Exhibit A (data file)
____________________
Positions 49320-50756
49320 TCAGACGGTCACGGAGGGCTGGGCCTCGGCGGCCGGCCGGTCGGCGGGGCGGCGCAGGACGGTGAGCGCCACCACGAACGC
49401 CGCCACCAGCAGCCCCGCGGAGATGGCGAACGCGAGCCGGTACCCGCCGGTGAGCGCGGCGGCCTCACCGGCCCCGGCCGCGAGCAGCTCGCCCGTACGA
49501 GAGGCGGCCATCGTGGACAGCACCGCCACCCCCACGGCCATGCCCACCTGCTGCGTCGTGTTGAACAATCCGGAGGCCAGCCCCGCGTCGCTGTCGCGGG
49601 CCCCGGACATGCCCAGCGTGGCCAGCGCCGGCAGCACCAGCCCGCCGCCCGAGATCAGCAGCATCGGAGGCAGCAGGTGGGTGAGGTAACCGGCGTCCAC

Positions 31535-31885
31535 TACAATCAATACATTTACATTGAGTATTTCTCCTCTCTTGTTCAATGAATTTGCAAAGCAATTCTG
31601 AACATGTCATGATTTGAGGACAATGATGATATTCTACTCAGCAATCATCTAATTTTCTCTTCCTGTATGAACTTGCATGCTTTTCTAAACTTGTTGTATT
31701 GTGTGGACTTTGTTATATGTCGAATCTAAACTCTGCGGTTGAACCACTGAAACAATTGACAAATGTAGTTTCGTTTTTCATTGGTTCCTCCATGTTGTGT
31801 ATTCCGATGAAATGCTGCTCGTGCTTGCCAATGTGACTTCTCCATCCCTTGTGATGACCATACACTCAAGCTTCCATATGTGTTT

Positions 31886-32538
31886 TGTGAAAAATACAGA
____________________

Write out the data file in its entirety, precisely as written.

Positions 49320-50756
49320 TCAGACGGTCACGGAGGGCTGGGCCTCGGCGGCCGGCCGGTCGGCGGGGCGGCGCAGGACGGTGAGCGCCACCACGAACGC
49401 CGCCACCAGCAGCCCCGCGGAGATGGCGAACGCGAGCCGGTACCCGCCGGTGAGCGCGGCGGCCTCACCGGCCCCGGCCGCGAGCAGCTCGCCCGTACGA
49501 GAGGCGGCCATCGTGGACAGCACCGCCACCCCCACGGCCATGCCCACCTGCTGCGTCGTGTTGAACAATCCGGAGGCCAGCCCCGCGTCGCTGTCGCGGG
49601 CCCCGGACATGCCCAGCGTGGCCAGCGCCGGCAGCACCAGCCCGCCGCCCGAGATCAGCAGCATCGGAGGCAGCAGGTGGGTGAGGTAACCGGCGTCCAC

Positions 31535-31885
31535 TACAATCAATACATTTACATTGAGTATTTCTCCTCTCTTGTTCAATGAATTTGCAAAGCAATTCTG
31601 AACATGTCATGATTTGAGGACAATGATGATATTCTACTCAGCAATCATCTAATTTTCTCTTCCTGTATGAACTTGCATGCTTTTCTAAACTTGTTGTATT
31701 GTGTGGACTTTGTTATATGTCGAATCTAAACTCTGCGGTTGAACCACTGAAACAATTGACAAATGTAGTTTCGTTTTTCATTGGTTCCTCCATGTTGTGT
31801 ATTCCGATGAAATGCTGCTCGTGCTTGCCAATGTGACTTCTCCATCCCTTGTGATGACCATACACTCAAGCTTCCATATGTGTTT

Positions 31886-32538
31886 TGTGAAAAATACAGA